The certainty of chance
Ben Goldacre reminds readers how associations may simply reflect the play of chance, and describes Deming’s illustration of this.Key Concepts addressed:
Ben Goldacre, The Guardian, Saturday September 6 2008
Britain’s happiest places have been mapped by scientists, according to the BBC: Edinburgh is the most miserable place in the country, and they were overbrimming with technical details on exactly how miserable we are in each area of Britain. The story struck a chord, and was lifted by journalists throughout the nation, as we cheerfully castigated ourselves. “Misera-Poole?” asked the Dorset Echo. “No smiles in Donny,” said Doncaster Today.
From the Bromley Times, through Bexley, Dartford and Gravesham, to the Hampshire Chronicle, everyone was keen to analyse and explain their ranking. “Basingstoke lacks any sense of community or heart,” said Reverend Dr Derek Overfield, industrial chaplain for the area. And so on.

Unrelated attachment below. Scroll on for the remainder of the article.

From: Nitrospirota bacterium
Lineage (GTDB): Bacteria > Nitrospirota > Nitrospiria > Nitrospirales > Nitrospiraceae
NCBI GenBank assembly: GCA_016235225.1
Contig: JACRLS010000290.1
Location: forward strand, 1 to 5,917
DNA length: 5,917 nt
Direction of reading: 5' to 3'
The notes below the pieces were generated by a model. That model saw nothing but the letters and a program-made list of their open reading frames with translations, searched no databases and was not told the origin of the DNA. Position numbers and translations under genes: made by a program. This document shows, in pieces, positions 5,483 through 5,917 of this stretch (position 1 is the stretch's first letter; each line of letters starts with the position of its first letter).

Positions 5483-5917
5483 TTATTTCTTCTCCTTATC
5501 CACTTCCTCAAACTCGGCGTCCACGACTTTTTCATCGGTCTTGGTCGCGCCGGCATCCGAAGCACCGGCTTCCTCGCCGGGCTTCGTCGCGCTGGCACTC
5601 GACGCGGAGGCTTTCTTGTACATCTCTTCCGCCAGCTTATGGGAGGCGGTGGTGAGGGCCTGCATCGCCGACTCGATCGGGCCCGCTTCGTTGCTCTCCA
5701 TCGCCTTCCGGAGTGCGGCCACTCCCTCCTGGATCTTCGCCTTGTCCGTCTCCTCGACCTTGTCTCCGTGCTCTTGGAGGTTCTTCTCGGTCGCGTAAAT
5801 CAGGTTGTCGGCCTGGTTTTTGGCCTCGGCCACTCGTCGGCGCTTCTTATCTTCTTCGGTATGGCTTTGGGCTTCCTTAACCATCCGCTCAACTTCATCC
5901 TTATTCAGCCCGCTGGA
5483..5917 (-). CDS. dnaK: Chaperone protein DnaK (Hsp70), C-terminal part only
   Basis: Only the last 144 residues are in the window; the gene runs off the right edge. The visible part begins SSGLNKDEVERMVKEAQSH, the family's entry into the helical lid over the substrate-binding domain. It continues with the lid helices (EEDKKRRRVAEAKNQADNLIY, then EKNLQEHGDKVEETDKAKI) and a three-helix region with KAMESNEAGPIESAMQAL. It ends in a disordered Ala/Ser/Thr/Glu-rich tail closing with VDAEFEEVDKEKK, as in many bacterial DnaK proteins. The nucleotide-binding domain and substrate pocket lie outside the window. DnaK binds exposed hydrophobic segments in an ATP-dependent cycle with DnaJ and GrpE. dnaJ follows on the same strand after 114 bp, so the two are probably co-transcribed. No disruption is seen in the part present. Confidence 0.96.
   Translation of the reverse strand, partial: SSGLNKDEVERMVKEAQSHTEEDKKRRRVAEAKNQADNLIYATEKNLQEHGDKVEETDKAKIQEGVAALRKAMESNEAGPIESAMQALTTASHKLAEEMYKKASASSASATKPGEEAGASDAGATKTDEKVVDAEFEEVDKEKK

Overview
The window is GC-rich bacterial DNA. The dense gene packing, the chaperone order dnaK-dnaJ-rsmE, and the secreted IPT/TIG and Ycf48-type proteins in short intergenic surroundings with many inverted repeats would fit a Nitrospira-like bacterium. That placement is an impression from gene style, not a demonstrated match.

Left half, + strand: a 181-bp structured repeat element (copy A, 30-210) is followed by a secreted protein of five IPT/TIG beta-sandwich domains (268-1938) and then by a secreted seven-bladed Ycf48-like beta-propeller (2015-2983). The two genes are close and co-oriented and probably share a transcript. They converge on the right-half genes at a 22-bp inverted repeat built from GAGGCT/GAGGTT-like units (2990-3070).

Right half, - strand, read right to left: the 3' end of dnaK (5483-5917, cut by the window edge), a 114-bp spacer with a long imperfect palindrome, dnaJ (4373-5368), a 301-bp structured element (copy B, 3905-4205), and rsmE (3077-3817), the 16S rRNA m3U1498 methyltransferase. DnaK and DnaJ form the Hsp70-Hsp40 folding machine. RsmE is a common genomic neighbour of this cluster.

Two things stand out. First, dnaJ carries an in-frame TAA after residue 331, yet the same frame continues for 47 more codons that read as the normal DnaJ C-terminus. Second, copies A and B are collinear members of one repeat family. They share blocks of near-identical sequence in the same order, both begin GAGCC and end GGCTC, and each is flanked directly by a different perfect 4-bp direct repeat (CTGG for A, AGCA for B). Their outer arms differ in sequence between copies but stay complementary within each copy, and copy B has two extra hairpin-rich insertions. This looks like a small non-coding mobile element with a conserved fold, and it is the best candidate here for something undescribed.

Exactly what kind of data is the good reverend explaining there? The Times had some methodological information. “Researchers at Sheffield and Manchester universities based their findings on more than 5,000 responses from the annual British Household Panel Survey.” According to the BBC it was presented in a lecture at some geographical society. “However,” they said quietly, “the researchers stress that the variations between different places in Britain are not statistically significant.”
Here, nestled away, halfway through their gushing barrage of data and facts, was an unmarked confession: this entire news story was based on nothing more than random variation.